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WOSTER: Celebrating the lives of two men who perished in 2017

I'd be remiss to leave 2017 without a mention of the passing of two men who helped me learn more about South Dakota and the Native American people who live here.

I'm speaking of Dennis Banks, an Anishinaabe from Minnesota, and Lehman Brightman, a Creek and Lakota born on the Cheyenne River Indian Reservation. Banks' death in October generated considerable public comment. Brightman's death in June drew less attention in this part of the country, but he was an early, important figure in the struggle for Native American rights. The first time we met, he told me I didn't know much about the subject.

I encountered each man during news assignments usually involving civil rights protests or confrontations. We weren't friends, but each — and many others then and over the years — helped me become a better reporter.

Although born, raised and educated in South Dakota —— within a stone's throw of the Lower Brule and Crow Creek reservations — I came of age knowing little about the native people born, raised and educated here. I knew Sitting Bull, Crazy Horse and Red Cloud from the Saturday matinees. But I didn't connect those warriors or places like Wounded Knee to South Dakota. I didn't know much at all about Native Americans.

In first grade in Reliance, a kid from Lower Brule and I cut our palms with my pocket knife and became blood brothers. We'd seen it in a movie. Big deal at the time, but I don't even have a scar today.

In high school in Chamberlain, I ran on relay teams with a couple of guys from up near Crow Creek. It didn't matter to me that they were Dakota and I was white. It only mattered that if each of us ran as fast as we could, we had our best chance of doing well as a team.

Years later, another teammate told me one of those Dakota classmates had written him a letter describing the discrimination he'd felt in our school because he was Indian. That surprised me. I'd seen him only as a classmate, a teammate, a good runner. But we lived in different worlds, and I wasn't aware of what went on in his world.

Rather sad, really.

My education in racial matters in South Dakota was of necessity. As a young Associated Press writer, I covered multiple Indian rights events in the early 1970s — the aftermath of the Trail of Broken Treaties and the Raymond Yellow Thunder incident in Nebraska in 1972, Wounded Knee in 1973 and the killing of the two FBI agents near Oglala in 1975. I needed an immersion course in the tribes and peoples of my own state to even begin to understand what I wrote.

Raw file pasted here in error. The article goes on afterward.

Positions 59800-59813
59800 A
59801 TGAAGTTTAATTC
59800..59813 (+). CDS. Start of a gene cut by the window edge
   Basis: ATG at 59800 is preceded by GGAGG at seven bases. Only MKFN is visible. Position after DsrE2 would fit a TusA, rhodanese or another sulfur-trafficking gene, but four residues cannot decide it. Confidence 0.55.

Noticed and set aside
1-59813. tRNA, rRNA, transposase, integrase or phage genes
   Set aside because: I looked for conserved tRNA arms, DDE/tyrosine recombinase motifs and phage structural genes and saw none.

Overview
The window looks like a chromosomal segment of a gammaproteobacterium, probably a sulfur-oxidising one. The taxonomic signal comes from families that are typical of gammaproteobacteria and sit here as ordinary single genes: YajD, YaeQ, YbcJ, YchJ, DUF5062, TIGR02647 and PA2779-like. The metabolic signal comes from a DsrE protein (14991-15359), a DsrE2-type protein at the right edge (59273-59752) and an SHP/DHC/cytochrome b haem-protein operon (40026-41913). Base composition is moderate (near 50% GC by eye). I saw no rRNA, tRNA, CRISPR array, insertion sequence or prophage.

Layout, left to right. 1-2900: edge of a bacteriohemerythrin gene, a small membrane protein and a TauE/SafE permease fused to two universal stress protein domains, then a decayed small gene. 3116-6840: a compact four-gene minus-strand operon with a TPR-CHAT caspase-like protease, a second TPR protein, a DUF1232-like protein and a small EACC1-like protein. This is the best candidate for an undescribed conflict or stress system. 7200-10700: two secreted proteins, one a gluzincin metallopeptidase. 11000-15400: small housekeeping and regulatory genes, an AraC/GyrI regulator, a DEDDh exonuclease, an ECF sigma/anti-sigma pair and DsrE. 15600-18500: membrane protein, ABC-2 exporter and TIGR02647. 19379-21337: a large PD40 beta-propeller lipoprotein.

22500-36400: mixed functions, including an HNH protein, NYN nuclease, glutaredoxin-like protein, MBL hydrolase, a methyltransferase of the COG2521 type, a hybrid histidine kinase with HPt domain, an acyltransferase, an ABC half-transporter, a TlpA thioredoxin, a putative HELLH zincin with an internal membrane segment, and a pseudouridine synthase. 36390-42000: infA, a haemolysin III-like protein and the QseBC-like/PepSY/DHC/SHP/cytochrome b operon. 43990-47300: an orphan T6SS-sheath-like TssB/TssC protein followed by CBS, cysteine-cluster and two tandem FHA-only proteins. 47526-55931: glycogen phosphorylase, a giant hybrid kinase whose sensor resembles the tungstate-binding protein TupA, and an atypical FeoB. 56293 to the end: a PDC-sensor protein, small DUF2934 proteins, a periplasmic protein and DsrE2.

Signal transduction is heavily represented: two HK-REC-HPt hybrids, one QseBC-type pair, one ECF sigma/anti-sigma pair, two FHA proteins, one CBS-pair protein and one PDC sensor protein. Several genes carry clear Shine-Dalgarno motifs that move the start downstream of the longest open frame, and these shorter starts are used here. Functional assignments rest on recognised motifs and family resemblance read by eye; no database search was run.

Banks helped with that. So did people like Russell Means and other activists. So did many people who disagreed with the activists. No one Indian spoke for all Indians. When any of them talked about treaties or reservations or history, I'd research to understand and verify what they said. Sometimes I'd find disagreement, and I'd note that in stories, too. I listened, researched, wrote and learned.

Over years of reporting, I talked with many, many others who assisted my education. Some were tribal leaders, elected and traditional. Some were newspaper publishers or nurses or school teachers or cops or government officials. Some were elders or college students or authors or musicians or cooks or bus drivers or bronc riders or former athletes. Each in their way taught me something.

Brightman was one of the very first. He was a big man, maybe 6-6, with shoulders as wide as a doorway. He helped organize the takeover of Alcatraz Island in the late 1960s and was a vocal champion of native rights for all of his life. He visited the AP bureau in Pierre in 1970 to talk about his investigation into problems in Indian schools in the state. As we talked, me asking questions, Brightman responding, he paused and said, "You really don't know anything about us, do you?''

I really didn't, no. All these years later, I still don't know enough, and I'm still trying to learn.